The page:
- Plumb, and: Unreliable Narrator
If the walls are made of hair, imagine then the timbers as bone.
One day we arrived.
We brought with us our money, our expectations.
We could picture it all [End Page 162]
back then— hearth-hearted, backbone of stairs, windows opening their eyes beneath a lintel’s earnest brow.
From the gut, we mortgaged our future.
Time will tell, the basement whispered. Doors could fly open; gullets could flare. The grout could someday seem a kind of gristle.
From here I can tell you
some of the stories. You see, the way the light, the way the sun, slantwise, milking the glass, and the mind traverses even the oddest little spaces—
a tiny ravel in the carpet, the thread-like crack above the door. There is a nest
of hornets in the wall— drilling bumping up against the plaster. I sit
and wait. Surely some of them will make it through— [End Page 163]
stingers poised; hindquarters, quivering with cabined rage.
I slept the deep sleep of a queen. In my dreams, the walls were plumb; the windows of the house were painted black.
If night existed, I could not see it coming. If there was wind, there was no evidence— no disarray, no broken limbs.
Years later, I awoke. The bed was smaller than it had been. There was a groaning; the walls began to tremble and pitch. Through a scratch in the paint: a gleaming dagger of moon.
It’s nothing, he said. Go backto sleep. He smiled as he reached for the paintbrush, humming narcotically.
Beneath the sheet my fingernails were sickle black.
Each year the wisteria staked its heights on something larger than the average house. [End Page 164]
It grew and grew. Once supple, its greenstick fingers petrified and crabbed.
Spring came. The sun warmed the earth. In summer wood wasps whined and hurtled through the lacy green.
I did what I did best, sitting clear-eyed in its dappled shade.
It’s no good, he cried. We’ll loseeverything. He hacked
and hacked. The wisteria roped her sinewy arms around the porch.
Never mind, said the fencepost to the stoop. Between them a leaf crabbed, the walkway choked with weeds. Two crows
set down with outspread wings to juxtapose their shadows. [End Page 165]
Do you remember the rain, do you remember the dog barking, didn’t she die, wasn’t she carried away in the night with the storm, what time was it then, was it March, was it spring, was it raining, didn’t the water churn like oceans round our feet, were you there, do you remember the look on my face, do you remember the rain and the crash and the dog, barking—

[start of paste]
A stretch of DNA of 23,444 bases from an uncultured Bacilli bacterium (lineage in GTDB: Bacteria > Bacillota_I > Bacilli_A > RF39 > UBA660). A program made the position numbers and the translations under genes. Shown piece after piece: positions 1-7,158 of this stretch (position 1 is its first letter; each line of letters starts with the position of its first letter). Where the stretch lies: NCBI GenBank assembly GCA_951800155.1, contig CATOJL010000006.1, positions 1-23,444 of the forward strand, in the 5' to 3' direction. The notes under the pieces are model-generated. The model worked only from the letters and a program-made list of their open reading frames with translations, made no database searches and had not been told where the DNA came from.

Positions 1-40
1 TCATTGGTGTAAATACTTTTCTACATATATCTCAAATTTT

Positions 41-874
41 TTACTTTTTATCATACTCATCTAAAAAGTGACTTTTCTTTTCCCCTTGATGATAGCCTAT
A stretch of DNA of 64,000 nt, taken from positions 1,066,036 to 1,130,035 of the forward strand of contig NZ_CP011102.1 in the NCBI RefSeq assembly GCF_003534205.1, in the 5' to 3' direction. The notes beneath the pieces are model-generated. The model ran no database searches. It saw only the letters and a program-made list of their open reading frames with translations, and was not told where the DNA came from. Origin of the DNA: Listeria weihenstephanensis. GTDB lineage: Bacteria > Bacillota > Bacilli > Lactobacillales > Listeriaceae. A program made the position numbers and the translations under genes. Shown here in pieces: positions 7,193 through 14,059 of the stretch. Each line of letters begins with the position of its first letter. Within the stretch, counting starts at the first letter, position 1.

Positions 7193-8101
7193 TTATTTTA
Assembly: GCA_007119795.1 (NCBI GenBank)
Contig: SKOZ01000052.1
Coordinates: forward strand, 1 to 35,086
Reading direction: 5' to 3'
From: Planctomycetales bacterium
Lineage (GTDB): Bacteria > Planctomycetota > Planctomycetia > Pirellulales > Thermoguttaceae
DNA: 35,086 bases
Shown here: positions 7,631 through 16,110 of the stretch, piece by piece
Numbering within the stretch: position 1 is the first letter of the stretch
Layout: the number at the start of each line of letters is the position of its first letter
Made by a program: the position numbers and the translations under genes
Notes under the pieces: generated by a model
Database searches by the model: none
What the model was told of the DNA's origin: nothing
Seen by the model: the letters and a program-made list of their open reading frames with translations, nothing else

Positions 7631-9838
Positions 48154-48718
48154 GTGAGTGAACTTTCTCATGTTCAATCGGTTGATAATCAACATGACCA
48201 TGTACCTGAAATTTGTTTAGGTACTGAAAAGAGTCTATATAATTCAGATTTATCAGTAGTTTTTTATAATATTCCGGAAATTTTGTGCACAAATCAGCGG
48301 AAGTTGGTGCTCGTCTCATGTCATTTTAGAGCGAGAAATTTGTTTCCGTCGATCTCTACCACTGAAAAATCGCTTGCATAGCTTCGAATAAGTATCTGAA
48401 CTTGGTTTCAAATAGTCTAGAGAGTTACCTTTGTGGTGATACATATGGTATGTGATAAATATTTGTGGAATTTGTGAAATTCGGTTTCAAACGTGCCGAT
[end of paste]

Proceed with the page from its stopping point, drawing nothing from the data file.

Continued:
I remember your voice like the trees, even at night in the wind, I remember the noise, I remember the flashing of teeth. You wouldn’t look me in the eye that night, was it the time, was it the night, was it the spring, weren’t the houses lit from within and the people in the houses warm and dry, weren’t there clouds, wasn’t it raining, what was the dog doing in the road—
There was the feeling of her weight in my arms and then only the rain and the smell of spring rain on the dirt, and there was a moon as the night would have it, yes, of course, do you remember the moon, do you remember the words, do you remember you could not look me in the eye, and the rain swallowing our feet and the promise of more, and the dog in the street, silent, were you there— [End Page 166]
Kim Triedman won the 2008 Main Street Rag Chapbook Competition for her collection bathe in it or sleep, and the 2011 Ibbeston Street Press Poetry Award. Her work has appeared in Appalachia, Salamander, Albatross, Women’s Art Quarterly, and elsewhere. After the earthquake in Haiti, she developed and edited Poets for Haiti: An Anthology of Poetry and Art (Yileen P), which benefits Partners in Health. She recently acquired representation for her first...